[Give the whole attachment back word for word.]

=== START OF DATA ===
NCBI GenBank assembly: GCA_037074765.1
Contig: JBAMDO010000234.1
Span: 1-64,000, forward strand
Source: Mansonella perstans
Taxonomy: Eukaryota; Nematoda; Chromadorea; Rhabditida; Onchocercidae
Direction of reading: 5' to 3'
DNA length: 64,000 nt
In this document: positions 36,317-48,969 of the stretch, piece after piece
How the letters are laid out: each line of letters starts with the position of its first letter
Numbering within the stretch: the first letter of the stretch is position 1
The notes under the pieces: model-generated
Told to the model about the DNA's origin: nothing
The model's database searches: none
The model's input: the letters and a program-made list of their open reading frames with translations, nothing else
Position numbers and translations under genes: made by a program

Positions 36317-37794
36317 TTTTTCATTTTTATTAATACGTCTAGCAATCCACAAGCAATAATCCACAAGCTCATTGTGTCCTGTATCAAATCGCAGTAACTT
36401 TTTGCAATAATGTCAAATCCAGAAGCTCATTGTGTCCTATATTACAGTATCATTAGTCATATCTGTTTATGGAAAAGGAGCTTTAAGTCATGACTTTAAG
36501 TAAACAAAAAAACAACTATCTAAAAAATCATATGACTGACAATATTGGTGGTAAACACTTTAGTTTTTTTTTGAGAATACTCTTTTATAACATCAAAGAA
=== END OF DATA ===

NCBI GenBank assembly: GCA_037074765.1
Contig: JBAMDO010000234.1
Span: 1-64,000, forward strand
Source: Mansonella perstans
Taxonomy: Eukaryota; Nematoda; Chromadorea; Rhabditida; Onchocercidae
Direction of reading: 5' to 3'
DNA length: 64,000 nt
In this document: positions 36,317-48,969 of the stretch, piece after piece
How the letters are laid out: each line of letters starts with the position of its first letter
Numbering within the stretch: the first letter of the stretch is position 1
The notes under the pieces: model-generated
Told to the model about the DNA's origin: nothing
The model's database searches: none
The model's input: the letters and a program-made list of their open reading frames with translations, nothing else
Position numbers and translations under genes: made by a program

Positions 36317-37794
36317 TTTTTCATTTTTATTAATACGTCTAGCAATCCACAAGCAATAATCCACAAGCTCATTGTGTCCTGTATCAAATCGCAGTAACTT
36401 TTTGCAATAATGTCAAATCCAGAAGCTCATTGTGTCCTATATTACAGTATCATTAGTCATATCTGTTTATGGAAAAGGAGCTTTAAGTCATGACTTTAAG
36501 TAAACAAAAAAACAACTATCTAAAAAATCATATGACTGACAATATTGGTGGTAAACACTTTAGTTTTTTTTTGAGAATACTCTTTTATAACATCAAAGAA